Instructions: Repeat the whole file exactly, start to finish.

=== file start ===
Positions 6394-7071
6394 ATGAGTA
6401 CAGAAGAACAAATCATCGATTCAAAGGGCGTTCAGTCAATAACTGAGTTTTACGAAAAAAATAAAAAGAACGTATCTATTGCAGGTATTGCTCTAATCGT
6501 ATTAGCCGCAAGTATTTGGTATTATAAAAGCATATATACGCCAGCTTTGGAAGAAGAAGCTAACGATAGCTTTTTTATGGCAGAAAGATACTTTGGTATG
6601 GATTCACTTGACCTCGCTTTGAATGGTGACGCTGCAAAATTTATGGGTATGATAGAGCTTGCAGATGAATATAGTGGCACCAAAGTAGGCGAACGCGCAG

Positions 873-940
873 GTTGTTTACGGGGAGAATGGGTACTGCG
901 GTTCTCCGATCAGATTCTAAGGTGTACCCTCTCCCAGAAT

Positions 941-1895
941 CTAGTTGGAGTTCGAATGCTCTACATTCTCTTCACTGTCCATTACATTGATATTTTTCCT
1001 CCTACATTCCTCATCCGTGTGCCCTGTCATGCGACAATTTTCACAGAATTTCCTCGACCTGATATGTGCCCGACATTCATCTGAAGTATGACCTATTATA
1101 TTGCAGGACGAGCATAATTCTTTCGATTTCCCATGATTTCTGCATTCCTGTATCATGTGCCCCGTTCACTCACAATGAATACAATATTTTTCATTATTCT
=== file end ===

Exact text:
Positions 6394-7071
6394 ATGAGTA
6401 CAGAAGAACAAATCATCGATTCAAAGGGCGTTCAGTCAATAACTGAGTTTTACGAAAAAAATAAAAAGAACGTATCTATTGCAGGTATTGCTCTAATCGT
6501 ATTAGCCGCAAGTATTTGGTATTATAAAAGCATATATACGCCAGCTTTGGAAGAAGAAGCTAACGATAGCTTTTTTATGGCAGAAAGATACTTTGGTATG
6601 GATTCACTTGACCTCGCTTTGAATGGTGACGCTGCAAAATTTATGGGTATGATAGAGCTTGCAGATGAATATAGTGGCACCAAAGTAGGCGAACGCGCAG

Positions 873-940
873 GTTGTTTACGGGGAGAATGGGTACTGCG
901 GTTCTCCGATCAGATTCTAAGGTGTACCCTCTCCCAGAAT

Positions 941-1895
941 CTAGTTGGAGTTCGAATGCTCTACATTCTCTTCACTGTCCATTACATTGATATTTTTCCT
1001 CCTACATTCCTCATCCGTGTGCCCTGTCATGCGACAATTTTCACAGAATTTCCTCGACCTGATATGTGCCCGACATTCATCTGAAGTATGACCTATTATA
1101 TTGCAGGACGAGCATAATTCTTTCGATTTCCCATGATTTCTGCATTCCTGTATCATGTGCCCCGTTCACTCACAATGAATACAATATTTTTCATTATTCT